Mass flow rate of refrigerant = 1

Surrounding temperature (0)=30.

Pressure losses in pipelines are neglected.

Steady state operations are considered in all components.
The energy analysis based on first law of thermodynamic, the performance of vapour compression refrigeration system can be predicted in terms of coefficient of performance (COP), which is defined as
the ratio of net refrigerating effect produced by the refrigerator to the work done by the compressor. It is expressed as
=
= 1 4
2 2
(1)
The modern approach based on second law of thermodynamic i.e. exergy analysis can be used to measures the performance of the vapour compression refrigeration system. This analysis derives the concept of exergy, which is always decreasing due to thermodynamic irreversibilities. Exergy is the maximum useful work that could be obtained from the system at a given state in a specified environment. Exergy balance for a control volume undergoing steady state process is expressed as
= ( ) ( ) + [((1 0 ) ((1 0 ) ]
Â± (2)
Exergy destruction in each component of the cycle is calculated as

Exergy destruction in Evaporator
0
= 4 + 1 11
= 4 4 + 1 0 11 11 (3)

Exergy destruction in Compressor
= 1 + 2
= 1 1 +

Exergy destruction in Condenser
= 2 3
2 2 (4)
= 2 2 3 3 (5)

Exergy destruction in Throttle valve
= 33 4
= 33 33 4 4 (6)

Exergy destruction in liquid vapour heat exchanger
= 3 33 + 11 1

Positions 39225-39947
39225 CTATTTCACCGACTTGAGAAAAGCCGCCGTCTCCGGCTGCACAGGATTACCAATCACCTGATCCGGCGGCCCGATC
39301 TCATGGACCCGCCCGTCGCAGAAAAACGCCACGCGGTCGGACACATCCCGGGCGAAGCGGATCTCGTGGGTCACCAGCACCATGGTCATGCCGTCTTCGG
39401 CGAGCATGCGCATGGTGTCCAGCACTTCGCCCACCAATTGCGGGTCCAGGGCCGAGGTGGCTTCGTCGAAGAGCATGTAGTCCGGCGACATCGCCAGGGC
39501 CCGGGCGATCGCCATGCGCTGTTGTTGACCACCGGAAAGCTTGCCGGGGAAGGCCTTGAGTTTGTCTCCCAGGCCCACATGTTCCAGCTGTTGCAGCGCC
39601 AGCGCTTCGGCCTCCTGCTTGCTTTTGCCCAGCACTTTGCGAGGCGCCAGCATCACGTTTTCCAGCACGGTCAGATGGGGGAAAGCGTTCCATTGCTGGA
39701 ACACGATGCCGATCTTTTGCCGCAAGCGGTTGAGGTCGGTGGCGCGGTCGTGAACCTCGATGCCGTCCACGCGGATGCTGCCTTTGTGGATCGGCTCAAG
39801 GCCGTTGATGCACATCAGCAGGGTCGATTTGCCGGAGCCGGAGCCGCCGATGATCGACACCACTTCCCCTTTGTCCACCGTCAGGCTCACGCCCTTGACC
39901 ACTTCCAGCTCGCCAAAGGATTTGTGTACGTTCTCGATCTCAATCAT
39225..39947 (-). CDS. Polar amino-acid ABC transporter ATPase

= (3 33 + 11 1) 0(3 33 + 11 1) (7)
Total exergy destruction in the system is the sum of the exergy destruction in different components of the system and is given by
= + + + + (8)
Thermal exergy loss rate in a component is given by
0
= 1 (9)
The term thermal exergy loss rate is related to external irreversibility which takes place because of temperature difference between the control volume and the immediate surroundings. It depends upon how the boundary of the system is selected. If the system includes the immediate surroundings then the boundary of the system is at the same temperature as the temperature of the immediate surroundings, hence the value of the thermal exergy loss become zero. If the system boundary does not include the immediate surroundings, the temperature difference between the system boundary and immediate surroundings exits. In vapour compression refrigeration system condenser is the component where heat is rejected. Then the equation (9) becomes:
0
= 1 (10)
When consider the thermal exergy loss total exergy destruction in the system is given as:
+ = + + + + (11)
Now, total exergy supplied is given by:
= + + (12)
For refrigeration system, product is the exergy of the heat abstracted into the evaporator from the space
to be cooled at temperature .
0
= 1
= 1
= 1 +
(13)
Exergy destruction ratio is the ratio of the total exergy destruction in the system to the exergy in the product and it is given by
=
Also, in terms of second law efficiency
= 1
1 (14)



Fig. 3 shows the effects of evaporator temperatures on coefficient of performance. The pressure ratio across the compressor decreases, with increase in evaporator temperature causing work required by the compressor derease and cooling capacity increases due to increase in refrigerating effect. Hence, the combined effects of these two factors increase the coefficient of performance (COP). R407C shows better COP than R410A at condenser temperature 40 and evaporator temperature ranging